When some of the scouts saw that he got to go home in a warm truck, they got their hopes up and got stubborn and one of them even played sick. It was at the same time amusing and distressing because they dug their heels in so hard and were adamant that they were going to get a ride home at this half way point. The leaders tried talking to them and their fellow scouts tried to coax them but they just wouldn't budge. Their faces swollen with tears... Then something very surprising happened. Brendan got angry with them and put them to task. After a bit of a verbal fight, Brendan essentially told them how they were letting each other down and I recall him yelling in anger that "IT'S BULLCRAP... AND UNACCEPTABLE!!!" and then he stormed off up the trail to our final lake for the day. We leaders decided that I would go ahead to be with the scouts that went to camp and they would stay behind with the boys that wanted to go home. I wasn't sure how the day would end, but later that night they all rolled into camp and everyone got their feelings smoothed out. It was a growing experience for those boys that actually bonded them together into friends. Not just members of a Scout troop and was neat to see.

The trail.

Day four. The night before was a very cold night as the lake water sat in the bowl with us. So everything was wet with dew. We waited for the sun to crest the ridge line and dried all our gear out in the sunshine. Then packed up. Both of my knees had been giving me such pain, that by this fourth day morning, it was all I could do to start moving. I had gotten used to the pack's weight, but didn't know how I would make it to the next camp. To be honest, the pain was so intense that part of me wished I was in the truck that went home yesterday too.

One of the other leaders was experiencing this same pain in one of his knees. Stepping down from one rock to another was so excruciating (even bearing the whole my weight on my poles) that I thought my ligaments on the sides of my knees were going to burst or tear and I was afraid that I would be stranded on the mountainside with an injury.

Finally, at one of our stops, while Brendan was doing his sexy dance to make the other boys lighten up, I decided that I was going to try popping my knees again. I had tried many times before but nothing had happened. This time, I was in such pain that I really planted my foot into the ground hard and then used my poles to help me twist my upper body and femur on top of the lower part of my knee and suddenly heard a very loud 'POP!' -The intense pain subsided almost immediately. So I promptly worked on the other knee until it 'POPPED!' too. Aaaahhhh... relief! I felt like a million bucks and was able to finish the whole hike out using this trick.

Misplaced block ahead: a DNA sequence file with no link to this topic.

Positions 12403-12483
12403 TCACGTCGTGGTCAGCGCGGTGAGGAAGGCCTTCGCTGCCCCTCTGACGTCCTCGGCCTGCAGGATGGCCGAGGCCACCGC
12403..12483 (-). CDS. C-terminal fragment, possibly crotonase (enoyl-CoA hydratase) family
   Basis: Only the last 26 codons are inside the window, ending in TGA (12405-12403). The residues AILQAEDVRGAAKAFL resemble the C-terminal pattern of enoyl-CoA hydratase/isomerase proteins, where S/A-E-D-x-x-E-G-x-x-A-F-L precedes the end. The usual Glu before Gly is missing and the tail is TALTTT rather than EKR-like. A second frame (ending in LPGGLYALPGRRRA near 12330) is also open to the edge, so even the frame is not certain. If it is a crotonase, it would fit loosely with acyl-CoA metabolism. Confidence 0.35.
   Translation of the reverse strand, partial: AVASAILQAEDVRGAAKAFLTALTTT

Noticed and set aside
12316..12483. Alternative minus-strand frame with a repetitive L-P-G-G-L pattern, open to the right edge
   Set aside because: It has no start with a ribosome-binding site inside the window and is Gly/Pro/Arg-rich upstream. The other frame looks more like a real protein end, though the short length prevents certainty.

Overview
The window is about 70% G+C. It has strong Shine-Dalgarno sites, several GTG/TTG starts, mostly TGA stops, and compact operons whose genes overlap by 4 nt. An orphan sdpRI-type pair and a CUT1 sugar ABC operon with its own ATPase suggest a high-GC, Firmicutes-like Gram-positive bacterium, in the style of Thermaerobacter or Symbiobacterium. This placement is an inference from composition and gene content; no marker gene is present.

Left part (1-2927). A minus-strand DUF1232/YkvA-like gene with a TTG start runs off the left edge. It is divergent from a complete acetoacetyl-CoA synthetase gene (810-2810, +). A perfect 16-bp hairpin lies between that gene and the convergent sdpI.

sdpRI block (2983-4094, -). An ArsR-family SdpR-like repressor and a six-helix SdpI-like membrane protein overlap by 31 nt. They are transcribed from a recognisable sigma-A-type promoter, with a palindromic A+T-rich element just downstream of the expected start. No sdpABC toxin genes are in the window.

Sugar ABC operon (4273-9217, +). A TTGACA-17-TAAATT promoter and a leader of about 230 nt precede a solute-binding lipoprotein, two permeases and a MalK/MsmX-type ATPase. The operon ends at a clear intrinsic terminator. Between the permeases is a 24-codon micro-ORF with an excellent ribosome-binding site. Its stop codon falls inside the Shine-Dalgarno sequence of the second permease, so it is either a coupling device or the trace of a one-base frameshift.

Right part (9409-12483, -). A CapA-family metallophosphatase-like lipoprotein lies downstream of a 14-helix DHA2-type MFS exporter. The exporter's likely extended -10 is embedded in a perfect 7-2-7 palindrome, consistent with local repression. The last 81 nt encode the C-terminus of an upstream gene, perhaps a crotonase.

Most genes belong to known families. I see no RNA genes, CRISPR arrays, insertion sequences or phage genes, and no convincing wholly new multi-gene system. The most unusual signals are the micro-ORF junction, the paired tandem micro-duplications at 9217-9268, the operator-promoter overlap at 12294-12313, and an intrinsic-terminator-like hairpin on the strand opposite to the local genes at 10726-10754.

Days five and six were much like the others. One mountain-farsee (slang for- to travel as far as you can see) to the next. Day five we camped at a hundred-something year old ranch site and saw white mountain goats all around us and a helicopter flew down to us looking for a stranded hiker. I told the boys not to wave down the helicopter despite their excitement. We weren't the people they were looking for and we didn't need to foot that bill. By the end of day five we had seen fresh steamy bear poo (yeah, we didn't stop to smell the mountain air there), mountain goats, deer, elk, lots of little animals, stinky PCT hikers, F16s (yes the airplanes) and a helicopter. One of the scouts also had a mouse eat holes through his tent and through his backpack to snarf on his freeze dried ice cream. Not bad huh?

Clean foot, meet dirty foot.

Come day six, the boys were more than ecstatic to get down the mountain. There was a point in the hike where we stopped hiking on the PCT ridge line (which is a well beaten path by the way) and turned left off the trail heading down the steep slope. We dropped several thousand feet in a very short distance out of the fresh snow that had fallen on us and into the green forest again. At that point, I asked the boys a most serious question- I said to them "can you smell that?" The two of them I was hiking with stopped and raised their noses. "No we can't." So we kept hiking for a bit and I asked them again "Can you smell that?" and again they said "No we can't. What is it?" And I responded "DAIRY QUEEN!!" Hahaha! They hated me for that but I thought it was hilarious.

When we finally made it to the parking lot, everyone disco danced to the Bee Gees Stayin' Alive. All in all, we calculated that we had actually hiked 56 miles. I felt and looked like I had lost 10 pounds but I weighed exactly the same (muscles... right?...). If asked- would you do this again? To my own surprise I would say "yes, I would." I actually really enjoyed it. :)